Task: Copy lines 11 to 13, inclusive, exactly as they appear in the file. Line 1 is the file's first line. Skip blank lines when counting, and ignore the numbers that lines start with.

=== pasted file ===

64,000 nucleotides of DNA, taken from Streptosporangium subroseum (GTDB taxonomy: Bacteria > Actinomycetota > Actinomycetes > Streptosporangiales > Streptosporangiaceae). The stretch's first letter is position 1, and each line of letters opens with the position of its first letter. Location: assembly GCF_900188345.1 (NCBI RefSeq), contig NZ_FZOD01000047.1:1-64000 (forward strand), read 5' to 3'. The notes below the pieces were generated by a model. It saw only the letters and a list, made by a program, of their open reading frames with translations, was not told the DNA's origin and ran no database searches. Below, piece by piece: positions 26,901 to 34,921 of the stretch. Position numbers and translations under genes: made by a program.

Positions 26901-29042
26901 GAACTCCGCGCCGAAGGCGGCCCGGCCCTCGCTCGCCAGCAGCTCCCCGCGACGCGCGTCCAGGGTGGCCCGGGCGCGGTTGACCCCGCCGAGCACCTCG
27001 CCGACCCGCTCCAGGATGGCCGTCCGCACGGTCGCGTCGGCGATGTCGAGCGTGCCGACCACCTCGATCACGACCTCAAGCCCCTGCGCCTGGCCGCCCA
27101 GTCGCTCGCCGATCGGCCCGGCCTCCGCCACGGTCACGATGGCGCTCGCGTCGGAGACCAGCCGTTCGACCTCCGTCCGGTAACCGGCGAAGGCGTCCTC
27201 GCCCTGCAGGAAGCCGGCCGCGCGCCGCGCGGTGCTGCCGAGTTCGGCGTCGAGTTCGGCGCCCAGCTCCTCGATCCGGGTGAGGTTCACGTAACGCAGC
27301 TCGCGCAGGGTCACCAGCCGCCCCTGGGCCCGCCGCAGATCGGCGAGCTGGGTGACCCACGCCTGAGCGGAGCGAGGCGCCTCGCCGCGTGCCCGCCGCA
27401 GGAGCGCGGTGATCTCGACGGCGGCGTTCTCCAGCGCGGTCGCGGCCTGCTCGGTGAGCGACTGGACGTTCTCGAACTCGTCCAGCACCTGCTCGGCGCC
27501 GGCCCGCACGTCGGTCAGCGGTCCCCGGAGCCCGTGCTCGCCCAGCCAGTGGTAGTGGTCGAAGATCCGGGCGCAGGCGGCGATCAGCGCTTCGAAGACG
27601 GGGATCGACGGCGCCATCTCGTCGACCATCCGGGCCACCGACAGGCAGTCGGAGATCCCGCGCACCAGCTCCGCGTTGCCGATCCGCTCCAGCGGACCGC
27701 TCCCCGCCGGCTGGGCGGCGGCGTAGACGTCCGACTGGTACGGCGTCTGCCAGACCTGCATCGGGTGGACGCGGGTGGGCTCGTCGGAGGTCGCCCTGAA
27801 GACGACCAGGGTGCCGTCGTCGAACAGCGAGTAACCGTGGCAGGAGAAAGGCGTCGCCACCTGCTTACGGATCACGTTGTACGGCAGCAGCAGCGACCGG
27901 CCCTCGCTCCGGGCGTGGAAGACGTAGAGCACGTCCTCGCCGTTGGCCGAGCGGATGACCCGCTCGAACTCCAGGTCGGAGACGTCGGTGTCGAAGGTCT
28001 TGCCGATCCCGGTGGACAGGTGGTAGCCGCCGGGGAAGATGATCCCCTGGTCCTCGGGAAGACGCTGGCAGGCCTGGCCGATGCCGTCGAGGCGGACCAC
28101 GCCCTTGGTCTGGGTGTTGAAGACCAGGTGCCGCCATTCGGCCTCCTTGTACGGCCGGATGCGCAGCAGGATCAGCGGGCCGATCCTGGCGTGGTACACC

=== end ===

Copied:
27701 TCCCCGCCGGCTGGGCGGCGGCGTAGACGTCCGACTGGTACGGCGTCTGCCAGACCTGCATCGGGTGGACGCGGGTGGGCTCGTCGGAGGTCGCCCTGAA
27801 GACGACCAGGGTGCCGTCGTCGAACAGCGAGTAACCGTGGCAGGAGAAAGGCGTCGCCACCTGCTTACGGATCACGTTGTACGGCAGCAGCAGCGACCGG
27901 CCCTCGCTCCGGGCGTGGAAGACGTAGAGCACGTCCTCGCCGTTGGCCGAGCGGATGACCCGCTCGAACTCCAGGTCGGAGACGTCGGTGTCGAAGGTCT